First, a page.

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U.S. & Russia Conclude Arms Control Talks Amid Ukraine Invasion Fears; Hearing Underway In Civil Suits Against Trump Over Capitol Riot; Rep. Jim Jordan Indicates He Won't Meet With Jan. 6 Panel; No Public Action Yet On Contempt Complaint Against Meadows; Alabama & Georgia Face Off For College Football Championship. Aired 1:30-2p ET
Aired January 10, 2022 - 13:30 ET
THIS IS A RUSH TRANSCRIPT. THIS COPY MAY NOT BE IN ITS FINAL FORM AND MAY BE UPDATED.
ERICA HILL, CNN HOST: At a time of heightened tensions between the U.S. and Russia, high-stakes meeting in Geneva has wrapped up for the day.
On that agenda, an effort to avert a feared invasion of Ukraine after months of heightened tension. Russia, of course, has amassed troops on Ukraine's border.
CNN's international diplomatic editor, Nic Robertson, joining us now from Geneva.
So how did things go after these talks today? Any progress here, Nic?
NIC ROBERTSON, CNN INTERNATIONAL DIPLOMATIC EDITOR: Marginal. I think that's the best way to explain it.
The Russians have said that the talks were difficult but business- like. Wendy Sherman, the deputy secretary of state says the talks were frank and forthright.
Both sides putting their positions forward.
The Russians reiterating again that the most important thing to them is security guarantees that NATO will not accept Ukraine as a member of NATO and that NATO essentially roll back its deployments and former eastern European nations back to 1997 levels.
The U.S. position has been -- and we heard this from a readout from the meeting afterwards -- that Wendy Sherman and her team told the Russians that what they wanted was essentially a non-starter.
And they did discuss the possibility of arms control agreements similar to the non-proliferation agreements or the missile systems that could deliver nuclear weapons that fell by the wayside a couple of years ago. That that could be a point of discussion going forward in the future.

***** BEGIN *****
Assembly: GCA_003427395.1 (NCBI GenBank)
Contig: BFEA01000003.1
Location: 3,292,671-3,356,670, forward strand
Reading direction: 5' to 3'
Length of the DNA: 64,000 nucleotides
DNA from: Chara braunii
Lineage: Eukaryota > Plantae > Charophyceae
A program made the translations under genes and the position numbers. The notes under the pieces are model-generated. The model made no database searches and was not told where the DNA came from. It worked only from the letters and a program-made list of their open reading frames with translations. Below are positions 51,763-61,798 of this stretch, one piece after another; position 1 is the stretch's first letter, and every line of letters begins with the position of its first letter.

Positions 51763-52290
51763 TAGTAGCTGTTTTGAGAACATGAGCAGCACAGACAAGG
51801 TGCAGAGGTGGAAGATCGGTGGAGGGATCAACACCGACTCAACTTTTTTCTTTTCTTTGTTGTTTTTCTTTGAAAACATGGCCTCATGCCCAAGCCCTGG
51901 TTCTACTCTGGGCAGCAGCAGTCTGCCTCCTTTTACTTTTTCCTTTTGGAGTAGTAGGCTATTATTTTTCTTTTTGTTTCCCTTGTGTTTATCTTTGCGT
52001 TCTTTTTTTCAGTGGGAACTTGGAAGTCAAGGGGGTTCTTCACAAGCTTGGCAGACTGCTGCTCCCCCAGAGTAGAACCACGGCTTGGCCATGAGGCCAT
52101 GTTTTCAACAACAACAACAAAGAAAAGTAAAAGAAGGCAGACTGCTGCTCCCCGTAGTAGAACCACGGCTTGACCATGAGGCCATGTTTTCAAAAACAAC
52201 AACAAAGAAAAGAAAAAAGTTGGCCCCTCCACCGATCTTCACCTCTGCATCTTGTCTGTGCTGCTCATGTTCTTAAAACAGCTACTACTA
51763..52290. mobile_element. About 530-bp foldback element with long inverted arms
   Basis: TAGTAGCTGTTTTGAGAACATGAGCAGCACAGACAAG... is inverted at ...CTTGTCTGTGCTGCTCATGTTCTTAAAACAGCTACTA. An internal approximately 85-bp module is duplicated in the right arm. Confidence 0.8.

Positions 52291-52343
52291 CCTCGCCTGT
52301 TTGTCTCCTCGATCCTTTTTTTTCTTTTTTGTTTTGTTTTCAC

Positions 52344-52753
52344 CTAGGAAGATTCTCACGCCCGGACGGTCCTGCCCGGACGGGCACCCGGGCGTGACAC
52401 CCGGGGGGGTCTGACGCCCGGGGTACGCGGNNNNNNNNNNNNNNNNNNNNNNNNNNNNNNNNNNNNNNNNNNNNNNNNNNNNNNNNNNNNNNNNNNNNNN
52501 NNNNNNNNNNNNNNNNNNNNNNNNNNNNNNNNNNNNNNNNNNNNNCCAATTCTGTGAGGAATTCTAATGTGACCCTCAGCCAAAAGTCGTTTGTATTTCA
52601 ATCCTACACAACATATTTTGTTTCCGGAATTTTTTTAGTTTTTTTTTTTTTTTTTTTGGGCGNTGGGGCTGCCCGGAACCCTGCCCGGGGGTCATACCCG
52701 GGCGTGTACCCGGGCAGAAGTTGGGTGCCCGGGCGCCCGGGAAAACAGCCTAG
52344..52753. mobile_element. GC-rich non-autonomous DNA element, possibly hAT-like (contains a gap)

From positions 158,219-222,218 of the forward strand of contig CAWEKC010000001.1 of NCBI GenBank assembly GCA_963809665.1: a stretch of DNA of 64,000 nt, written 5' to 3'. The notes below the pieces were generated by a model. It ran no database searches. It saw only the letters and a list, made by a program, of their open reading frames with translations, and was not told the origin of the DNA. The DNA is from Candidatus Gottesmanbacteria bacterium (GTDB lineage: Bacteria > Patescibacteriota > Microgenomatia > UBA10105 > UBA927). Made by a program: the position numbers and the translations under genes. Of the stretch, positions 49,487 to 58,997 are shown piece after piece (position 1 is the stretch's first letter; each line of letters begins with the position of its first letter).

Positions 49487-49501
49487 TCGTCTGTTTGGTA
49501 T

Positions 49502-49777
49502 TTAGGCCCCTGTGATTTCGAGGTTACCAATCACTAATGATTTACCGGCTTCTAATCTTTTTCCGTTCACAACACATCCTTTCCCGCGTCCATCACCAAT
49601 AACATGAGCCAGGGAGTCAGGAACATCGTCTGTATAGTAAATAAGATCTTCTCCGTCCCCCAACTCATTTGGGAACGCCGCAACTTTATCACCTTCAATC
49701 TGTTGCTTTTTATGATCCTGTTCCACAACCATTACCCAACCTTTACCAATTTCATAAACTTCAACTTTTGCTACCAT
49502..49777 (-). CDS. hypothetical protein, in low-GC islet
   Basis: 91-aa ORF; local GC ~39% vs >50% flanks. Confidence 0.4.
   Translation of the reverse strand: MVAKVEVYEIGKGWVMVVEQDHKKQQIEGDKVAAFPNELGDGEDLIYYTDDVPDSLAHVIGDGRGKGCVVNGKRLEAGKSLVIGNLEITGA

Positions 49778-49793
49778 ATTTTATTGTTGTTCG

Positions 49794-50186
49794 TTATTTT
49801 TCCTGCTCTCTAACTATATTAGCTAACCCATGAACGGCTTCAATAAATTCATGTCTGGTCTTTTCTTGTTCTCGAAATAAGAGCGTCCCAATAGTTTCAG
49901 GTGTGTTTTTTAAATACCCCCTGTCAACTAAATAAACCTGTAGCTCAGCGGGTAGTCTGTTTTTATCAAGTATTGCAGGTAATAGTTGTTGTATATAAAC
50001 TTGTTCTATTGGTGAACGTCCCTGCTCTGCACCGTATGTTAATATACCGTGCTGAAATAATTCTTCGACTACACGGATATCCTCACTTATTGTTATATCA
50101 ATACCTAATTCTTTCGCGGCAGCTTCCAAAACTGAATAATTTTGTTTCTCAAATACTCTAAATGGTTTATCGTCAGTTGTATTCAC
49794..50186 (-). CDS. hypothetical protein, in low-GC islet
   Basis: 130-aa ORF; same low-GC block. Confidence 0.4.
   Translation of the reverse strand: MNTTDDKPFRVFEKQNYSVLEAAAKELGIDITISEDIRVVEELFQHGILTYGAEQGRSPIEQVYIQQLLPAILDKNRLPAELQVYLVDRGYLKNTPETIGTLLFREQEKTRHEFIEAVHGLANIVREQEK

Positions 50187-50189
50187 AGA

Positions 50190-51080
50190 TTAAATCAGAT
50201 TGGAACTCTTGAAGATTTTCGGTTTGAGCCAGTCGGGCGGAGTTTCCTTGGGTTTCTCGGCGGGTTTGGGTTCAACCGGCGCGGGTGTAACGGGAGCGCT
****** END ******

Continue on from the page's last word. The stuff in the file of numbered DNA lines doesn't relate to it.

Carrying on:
The Russians from their side said that their issues were two important. That was a central issue for them that they couldn't get on these other potential arms control issues.
The Russians are saying they will take this, at the end of the week, back to Vladimir Putin for him to decide the way forward.
But basically said this is a time where the United States needs to take maximum responsibility because the possibility for confrontation to potentially get worse exists.
They're putting pressure on the United States as they have intended to do all along by singling the United States out for a solo discussion before they go and meet with NATO later in the week.
So it is status quo. The Russians still with a threat in hand.
HILL: Nic Robertson, with the latest from Geneva, thank you.
For more, we're joined by CNN national security analyst, former director of National Intelligence, James Clapper.